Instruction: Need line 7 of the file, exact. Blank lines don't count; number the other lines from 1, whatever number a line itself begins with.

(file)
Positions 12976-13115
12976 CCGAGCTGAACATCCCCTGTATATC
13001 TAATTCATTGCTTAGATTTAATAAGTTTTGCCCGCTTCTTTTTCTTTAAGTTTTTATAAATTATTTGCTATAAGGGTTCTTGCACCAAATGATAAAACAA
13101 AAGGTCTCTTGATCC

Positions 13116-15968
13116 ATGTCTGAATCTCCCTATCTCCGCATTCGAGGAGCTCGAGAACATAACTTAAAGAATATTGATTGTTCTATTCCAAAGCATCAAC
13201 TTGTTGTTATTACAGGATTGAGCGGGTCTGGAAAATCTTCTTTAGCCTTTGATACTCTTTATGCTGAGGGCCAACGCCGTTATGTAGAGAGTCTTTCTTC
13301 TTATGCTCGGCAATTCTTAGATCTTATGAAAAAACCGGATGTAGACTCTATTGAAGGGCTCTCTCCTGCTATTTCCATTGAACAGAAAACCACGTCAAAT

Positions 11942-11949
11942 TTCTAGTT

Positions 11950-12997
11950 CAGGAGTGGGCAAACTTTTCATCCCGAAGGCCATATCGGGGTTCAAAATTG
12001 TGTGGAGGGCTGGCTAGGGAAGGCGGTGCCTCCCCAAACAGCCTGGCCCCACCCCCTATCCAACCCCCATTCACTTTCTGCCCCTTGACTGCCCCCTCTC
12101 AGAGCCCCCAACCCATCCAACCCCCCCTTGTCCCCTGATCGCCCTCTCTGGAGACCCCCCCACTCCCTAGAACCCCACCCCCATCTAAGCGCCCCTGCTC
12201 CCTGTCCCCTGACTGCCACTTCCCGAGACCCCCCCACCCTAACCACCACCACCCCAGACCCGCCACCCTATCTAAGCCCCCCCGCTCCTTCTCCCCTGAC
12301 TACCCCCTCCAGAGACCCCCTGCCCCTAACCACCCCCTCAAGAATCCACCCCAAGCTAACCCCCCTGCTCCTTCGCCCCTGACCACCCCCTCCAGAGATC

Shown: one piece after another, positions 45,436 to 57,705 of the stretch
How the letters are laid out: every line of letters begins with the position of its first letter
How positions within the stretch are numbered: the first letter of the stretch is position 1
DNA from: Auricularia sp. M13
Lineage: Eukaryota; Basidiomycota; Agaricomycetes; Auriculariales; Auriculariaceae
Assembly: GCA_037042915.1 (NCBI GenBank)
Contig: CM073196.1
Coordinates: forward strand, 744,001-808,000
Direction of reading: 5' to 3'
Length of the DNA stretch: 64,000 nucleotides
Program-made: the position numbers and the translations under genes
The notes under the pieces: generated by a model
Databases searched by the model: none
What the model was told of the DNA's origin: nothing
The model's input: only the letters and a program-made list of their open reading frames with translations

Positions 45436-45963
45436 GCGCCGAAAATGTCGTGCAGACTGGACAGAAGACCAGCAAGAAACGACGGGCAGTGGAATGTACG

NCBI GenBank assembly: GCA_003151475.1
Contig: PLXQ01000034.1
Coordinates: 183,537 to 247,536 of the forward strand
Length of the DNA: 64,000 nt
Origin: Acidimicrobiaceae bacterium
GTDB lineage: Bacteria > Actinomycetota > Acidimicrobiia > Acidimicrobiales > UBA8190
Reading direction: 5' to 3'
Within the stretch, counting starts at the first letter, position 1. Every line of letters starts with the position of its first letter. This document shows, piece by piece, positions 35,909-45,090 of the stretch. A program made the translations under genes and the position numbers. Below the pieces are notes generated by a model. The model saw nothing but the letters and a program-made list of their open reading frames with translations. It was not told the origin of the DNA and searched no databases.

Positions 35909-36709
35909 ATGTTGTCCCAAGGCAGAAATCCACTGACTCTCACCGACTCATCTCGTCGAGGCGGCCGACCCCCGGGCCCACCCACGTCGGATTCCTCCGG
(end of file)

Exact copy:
13201 TTGTTGTTATTACAGGATTGAGCGGGTCTGGAAAATCTTCTTTAGCCTTTGATACTCTTTATGCTGAGGGCCAACGCCGTTATGTAGAGAGTCTTTCTTC